Fake Shoes

Reporter: Sally Obermeder

Australians can usually spot a fake a mile off, especially when they're on holiday in Bali, where you find counterfeits on every street corner. When it comes to designer shoes, now Australia itself seems to be developing a reputation for knockoffs. Only difference - these are being sold in some of our leading stores.

Blame Sex and The City for making Manolo Blahnik a household name. Shoe sales are booming and some of the most outrageous and dangerous designs in fashion history are hobbling down the runway. As consumers trade the It bag for the It shoe, marketers are scrambling to give them the look for less, laughing all the way to the bank. Not everyone gets the joke.

"The problem is pandemic. You walk into any store in any high street and you know, you'll find a store full of designer knockoffs" says Matt.US talk show host Jay Leno recently got a whiff of Halle Berry's Camilla Skovgaards.But what's really on the nose, at least as far as this Danish cobbler is concerned, is that at least three Australian manufacturers are copying her designs - for a third of the price. Not that any of the companies are prepared to talk about it on camera. And when Sydney shoe blogger Matt Jordan, aka "Imelda", accused Tony Bianco of doing a one-for-one copy of a Skovgaard shoe, the company's lawyers even demanded a retraction.

"I couldn't believe that they had the audacity to refer the matter to their legal counsel when it was quite obvious that this was a direct knockoff this shoe" said Matt.ustralia has a footwear market worth close to $2 billion. "A one-for-one knockoff is where you're buying the shoe, you're taking it to China and you're replicating it rivet for rivet, buckle for buckle, lace from lace, whereas when something's been influenced, it's been influenced by a broader trend" explains Matt. "There's been a proliferation of mid market brands that have entered into the footwear market in the last I think 10-12 years. And these brands are all catering to that sort of fast fashion, disposable fashion market. And so what we're finding is that these brands are more and more, like, knocking off designers, not just catwalk designers but independent designers. And they're doing it at such a fast rate, it's quite extraordinary."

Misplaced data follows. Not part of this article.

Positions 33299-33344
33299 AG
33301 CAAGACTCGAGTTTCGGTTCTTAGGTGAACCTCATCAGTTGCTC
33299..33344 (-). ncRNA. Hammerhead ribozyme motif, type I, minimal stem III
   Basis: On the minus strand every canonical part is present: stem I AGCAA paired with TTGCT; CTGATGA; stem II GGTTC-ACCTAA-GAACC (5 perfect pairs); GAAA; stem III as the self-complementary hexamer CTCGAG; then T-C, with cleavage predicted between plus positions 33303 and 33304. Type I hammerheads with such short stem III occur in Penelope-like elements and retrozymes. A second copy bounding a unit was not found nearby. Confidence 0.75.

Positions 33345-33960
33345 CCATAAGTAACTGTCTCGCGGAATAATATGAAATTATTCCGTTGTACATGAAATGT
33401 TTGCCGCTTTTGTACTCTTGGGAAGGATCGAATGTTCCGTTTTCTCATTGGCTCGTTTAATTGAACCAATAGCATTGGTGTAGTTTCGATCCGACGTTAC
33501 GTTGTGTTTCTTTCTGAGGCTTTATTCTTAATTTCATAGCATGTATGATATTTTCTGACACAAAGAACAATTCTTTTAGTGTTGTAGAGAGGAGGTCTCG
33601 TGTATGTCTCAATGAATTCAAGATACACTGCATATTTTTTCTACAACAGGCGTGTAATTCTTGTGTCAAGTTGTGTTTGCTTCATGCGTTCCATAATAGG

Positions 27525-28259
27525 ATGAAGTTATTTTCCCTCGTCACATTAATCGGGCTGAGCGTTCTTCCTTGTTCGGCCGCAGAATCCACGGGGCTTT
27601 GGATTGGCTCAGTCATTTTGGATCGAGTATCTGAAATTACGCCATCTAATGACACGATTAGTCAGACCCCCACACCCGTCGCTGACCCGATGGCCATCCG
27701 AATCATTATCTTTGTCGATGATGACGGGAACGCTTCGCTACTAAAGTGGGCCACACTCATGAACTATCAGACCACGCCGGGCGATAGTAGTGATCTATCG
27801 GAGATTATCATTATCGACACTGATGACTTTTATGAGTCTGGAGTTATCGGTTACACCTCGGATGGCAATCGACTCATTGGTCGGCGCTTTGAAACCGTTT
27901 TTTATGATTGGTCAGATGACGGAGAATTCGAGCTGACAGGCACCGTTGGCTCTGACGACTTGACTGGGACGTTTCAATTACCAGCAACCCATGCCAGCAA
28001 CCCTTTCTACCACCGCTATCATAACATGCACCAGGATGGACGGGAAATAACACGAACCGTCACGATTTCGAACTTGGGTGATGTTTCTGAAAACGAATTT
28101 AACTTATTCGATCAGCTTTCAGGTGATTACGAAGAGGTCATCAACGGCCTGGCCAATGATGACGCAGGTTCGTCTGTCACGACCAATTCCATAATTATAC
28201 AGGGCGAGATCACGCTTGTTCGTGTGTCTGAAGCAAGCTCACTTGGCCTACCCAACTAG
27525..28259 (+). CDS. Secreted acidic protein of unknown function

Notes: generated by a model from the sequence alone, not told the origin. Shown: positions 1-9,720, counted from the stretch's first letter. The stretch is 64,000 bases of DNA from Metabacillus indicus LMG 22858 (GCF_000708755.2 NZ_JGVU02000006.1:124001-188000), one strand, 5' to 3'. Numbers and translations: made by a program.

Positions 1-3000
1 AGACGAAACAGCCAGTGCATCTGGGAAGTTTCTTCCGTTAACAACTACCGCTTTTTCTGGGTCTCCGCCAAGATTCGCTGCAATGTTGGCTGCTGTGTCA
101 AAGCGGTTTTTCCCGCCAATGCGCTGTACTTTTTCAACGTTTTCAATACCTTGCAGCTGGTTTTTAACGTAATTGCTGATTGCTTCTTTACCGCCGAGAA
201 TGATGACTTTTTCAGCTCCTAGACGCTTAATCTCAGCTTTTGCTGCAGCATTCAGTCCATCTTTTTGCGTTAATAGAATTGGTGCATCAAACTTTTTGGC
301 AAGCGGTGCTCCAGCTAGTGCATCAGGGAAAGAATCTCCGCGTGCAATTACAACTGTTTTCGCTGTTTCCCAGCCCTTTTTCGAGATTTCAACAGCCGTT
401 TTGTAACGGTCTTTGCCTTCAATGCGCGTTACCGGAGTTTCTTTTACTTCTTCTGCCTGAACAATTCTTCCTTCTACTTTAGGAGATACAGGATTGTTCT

Even the Australian ads are dead ringers for the originals. A Louis Vuitton's "Spicy" shoe - and a Siren Shoes copy, which has been heavily promoted at Myer. Madonna is advertising Louis Vuitton's shoe - and Siren Shoes' uncannily similar image. And shots of Halle Berry and Cindy Crawford wearing Skovgaard's originals were used by Tony Bianco to promote its copies.

Brisbane duo Shannon Gunn and Gabrielle Thompson spent five years working for a large shoe manufacturer, trawling the world for products to copy. They left to launch their own brand - Tom Gunn. And know it's only a matter of time before they themselves are copied."It's not nice, as a designer, you don't like putting your stuff out there for someone else to benefit from." Fashion, by definition, copies. And the internet has only accelerated things. But while the copies, and lawsuits, are flying the world over, Australian manufacturers have three unusual advantages. Our proximity to the Chinese factories. We're a season behind the northern hemisphere, which means copies can be on shelves before the originals. Even Australian law gives copycats a legup.

"There's a slow notoriety overseas, particularly amongst large fashion houses who, I imagine, are frankly getting sick to death of the fact that people in Australia can come along and rip off designs at will" says David Stewart, an Intellectual property-specialist lawyer.Due to recent changes in Australia's copyright legislation, you need to register each design here before a product is launched to protect it. Australia is about...one of the very few countries that you actually need to do this. Another notable one is China. If you, if you could have got a design and you didn't, then you can't rely upon copyright. And so if you're an international fashion designer based in Milan or based in Rome or based in London and you're not aware of this particular quirk to the way in which Australian law works, then you've got no basis on which to try to protect the creative output of your efforts" adds David.

Mel Speers launched Diesel footwear here and spent over a half a million dollars registering designs - and taking 15 companies to court. "We made ourselves very unpopular in doing it and were probably the first to really enforce. But I'm pleased to say that it worked and we were able to stamp out 90percent of the problem" says Mel. Most of them have been caught with their pants down and sort of been unprepared for web. There's of course a new set of eyes looking at what they're doing. And talking about it. And examining it" says Matt.

"What I actually hope will happen is that the federal government will actually address it as an issue, as something that is embarrassing at the end of the day, for an OECD country to have this as a problem, where fashion designers overseas and indeed even fashion designers locally...this affects Australian fashion designers as much as it affects people overseas" adds David.

Matt Jordan's footwear blog "Imelda - The Despotic Queen of Shoes"

Website: http://www.imelda.com.au/

Camilla Skovgaard

Website: http://www.camillaskovgaard.com

Tom Gunn

Website: http://www.tomgunn.com

Louis Vuitton

Website: http://www.louisvuitton.com


Website: http://www.diesel.com

David Stewart, IP-specialist lawyer

Wrays Patent and Trade Marks Attorneys

56 Ord Street

West Perth WA 6006

PH: +61892165100

Website: http://www.wrays.com.au

Email: david.stewart@wrays.com.au

Tony Bianco

Website: http://www.tonybianco.com.au


Website: http://www.wittner.com.au

Siren Shoes

Website: http://www.sirenshoes.com.au


Website: http://www.sportsgirl.com.au